*** Obama ad answers the “are you better off” question: Remember right before the Democratic convention when Obama campaign officials and surrogates had a difficult time answering the question if Americans were better off than they were four years ago? Well over the weekend -- on the fourth anniversary of the Lehman Brothers’ collapse -- the campaign went up with a new 60-second TV ad answering that question in the affirmative. “Here’s where we were in 2008:  ‘The worst financial collapse since the Great Depression…  American workers were laid off in numbers not seen in over three decades.’ And here’s where we are today: 30 months of private sector job growth, creating 4.6 million new jobs. We’re not there yet. But the real question is: Whose plan is better for you?” If this ad was in the works for weeks, then how did the two chief strategists for the president (Plouffe and Axelrod) fumble this? We’re guessing this ad was NOT in the works for weeks and only came to fruition post-Clinton speech.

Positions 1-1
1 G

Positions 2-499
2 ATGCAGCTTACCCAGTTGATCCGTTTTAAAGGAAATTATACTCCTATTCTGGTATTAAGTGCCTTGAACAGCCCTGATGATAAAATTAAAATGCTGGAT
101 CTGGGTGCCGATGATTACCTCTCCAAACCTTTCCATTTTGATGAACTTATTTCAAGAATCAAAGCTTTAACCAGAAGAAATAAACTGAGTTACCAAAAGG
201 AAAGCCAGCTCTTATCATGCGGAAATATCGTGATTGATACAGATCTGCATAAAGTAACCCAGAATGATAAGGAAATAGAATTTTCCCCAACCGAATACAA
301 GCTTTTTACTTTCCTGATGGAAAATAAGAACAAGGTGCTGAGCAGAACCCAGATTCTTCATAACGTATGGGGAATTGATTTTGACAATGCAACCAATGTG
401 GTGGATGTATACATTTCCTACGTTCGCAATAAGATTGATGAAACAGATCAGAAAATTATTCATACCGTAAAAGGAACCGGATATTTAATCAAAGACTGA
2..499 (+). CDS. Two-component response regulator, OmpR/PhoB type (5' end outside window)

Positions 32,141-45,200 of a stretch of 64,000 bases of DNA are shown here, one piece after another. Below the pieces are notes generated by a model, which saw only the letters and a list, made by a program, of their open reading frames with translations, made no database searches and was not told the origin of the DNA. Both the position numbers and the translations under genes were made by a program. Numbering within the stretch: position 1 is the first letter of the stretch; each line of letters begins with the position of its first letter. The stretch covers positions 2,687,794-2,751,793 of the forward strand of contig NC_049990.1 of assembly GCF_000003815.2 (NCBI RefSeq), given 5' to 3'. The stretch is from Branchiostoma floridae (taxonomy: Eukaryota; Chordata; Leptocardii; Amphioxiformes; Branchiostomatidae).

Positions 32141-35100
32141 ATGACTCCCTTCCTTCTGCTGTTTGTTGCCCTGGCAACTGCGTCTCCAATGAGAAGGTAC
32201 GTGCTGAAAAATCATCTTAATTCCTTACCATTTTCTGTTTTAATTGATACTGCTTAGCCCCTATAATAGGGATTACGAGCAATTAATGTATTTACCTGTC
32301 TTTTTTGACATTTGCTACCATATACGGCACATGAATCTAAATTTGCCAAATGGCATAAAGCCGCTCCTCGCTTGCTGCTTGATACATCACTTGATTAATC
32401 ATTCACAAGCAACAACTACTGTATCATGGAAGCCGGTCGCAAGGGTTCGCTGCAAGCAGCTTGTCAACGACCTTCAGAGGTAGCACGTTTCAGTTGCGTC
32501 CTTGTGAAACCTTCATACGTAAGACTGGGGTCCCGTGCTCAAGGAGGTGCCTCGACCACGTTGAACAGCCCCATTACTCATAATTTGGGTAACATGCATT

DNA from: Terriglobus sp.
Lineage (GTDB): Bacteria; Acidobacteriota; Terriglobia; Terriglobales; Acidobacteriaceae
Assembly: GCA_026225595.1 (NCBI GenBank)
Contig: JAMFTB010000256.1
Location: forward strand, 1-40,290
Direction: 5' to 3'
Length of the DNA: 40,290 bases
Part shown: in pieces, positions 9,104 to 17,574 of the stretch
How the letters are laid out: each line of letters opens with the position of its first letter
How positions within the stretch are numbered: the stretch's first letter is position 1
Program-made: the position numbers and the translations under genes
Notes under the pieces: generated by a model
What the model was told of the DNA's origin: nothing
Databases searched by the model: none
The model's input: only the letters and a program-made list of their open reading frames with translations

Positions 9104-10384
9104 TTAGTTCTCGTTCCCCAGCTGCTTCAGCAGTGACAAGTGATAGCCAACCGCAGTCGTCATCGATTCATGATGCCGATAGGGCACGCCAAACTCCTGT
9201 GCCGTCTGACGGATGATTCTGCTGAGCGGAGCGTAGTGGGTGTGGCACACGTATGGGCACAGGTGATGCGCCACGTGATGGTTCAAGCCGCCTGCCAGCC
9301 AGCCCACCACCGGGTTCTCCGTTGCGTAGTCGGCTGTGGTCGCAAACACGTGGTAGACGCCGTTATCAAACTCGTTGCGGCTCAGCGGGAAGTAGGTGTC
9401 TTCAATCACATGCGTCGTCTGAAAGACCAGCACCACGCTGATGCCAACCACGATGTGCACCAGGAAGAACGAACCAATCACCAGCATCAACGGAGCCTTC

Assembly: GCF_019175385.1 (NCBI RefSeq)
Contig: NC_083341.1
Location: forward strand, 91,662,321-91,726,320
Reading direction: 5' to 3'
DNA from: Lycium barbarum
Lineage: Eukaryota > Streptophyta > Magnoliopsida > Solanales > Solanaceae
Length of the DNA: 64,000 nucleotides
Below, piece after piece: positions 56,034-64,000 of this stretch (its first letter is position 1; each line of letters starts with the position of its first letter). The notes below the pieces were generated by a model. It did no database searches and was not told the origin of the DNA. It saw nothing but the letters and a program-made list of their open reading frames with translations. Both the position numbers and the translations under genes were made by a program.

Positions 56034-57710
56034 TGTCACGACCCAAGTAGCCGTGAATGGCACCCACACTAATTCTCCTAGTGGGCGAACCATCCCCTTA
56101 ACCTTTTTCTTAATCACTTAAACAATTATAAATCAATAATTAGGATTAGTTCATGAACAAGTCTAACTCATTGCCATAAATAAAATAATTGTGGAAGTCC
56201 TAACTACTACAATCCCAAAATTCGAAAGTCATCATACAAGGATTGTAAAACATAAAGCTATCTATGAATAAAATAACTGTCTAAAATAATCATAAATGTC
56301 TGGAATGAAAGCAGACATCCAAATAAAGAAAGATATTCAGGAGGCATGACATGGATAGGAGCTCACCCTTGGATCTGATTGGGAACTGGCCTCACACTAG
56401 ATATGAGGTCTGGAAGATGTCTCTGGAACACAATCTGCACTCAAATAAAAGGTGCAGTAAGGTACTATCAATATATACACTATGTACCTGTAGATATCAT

*** On the trail: Obama, in Ohio, holds a rally in Cincinnati at 12:25 pm ET and then in Columbus at 4:20 pm… Marco Rubio has a competing rally in Columbus at 3:00 pm ET… Romney, in Los Angeles, addresses the U.S. Hispanic Chamber of Commerce at 3:15 pm ET… Vice President Biden stumps in Iowa, in Burlington… Paul Ryan also is in the Hawkeye State, in Des Moines… The first lady campaigns in Tallahassee, FL… And John McCain holds events for Romney in New Hampshire.

Countdown to 1st presidential debate: 16 days
Countdown to VP debate: 24 days
Countdown to 2nd presidential debate: 29 days
Countdown to 3rd presidential debate: 35 days
Countdown to Election Day: 50 days

Click here to sign up for First Read emails.
Text FIRST to 622639, to sign up for First Read alerts to your mobile phone.
Check us out on Facebook and also on Twitter. Follow us @chucktodd, @mmurraypolitics, @DomenicoNBC, @brookebrower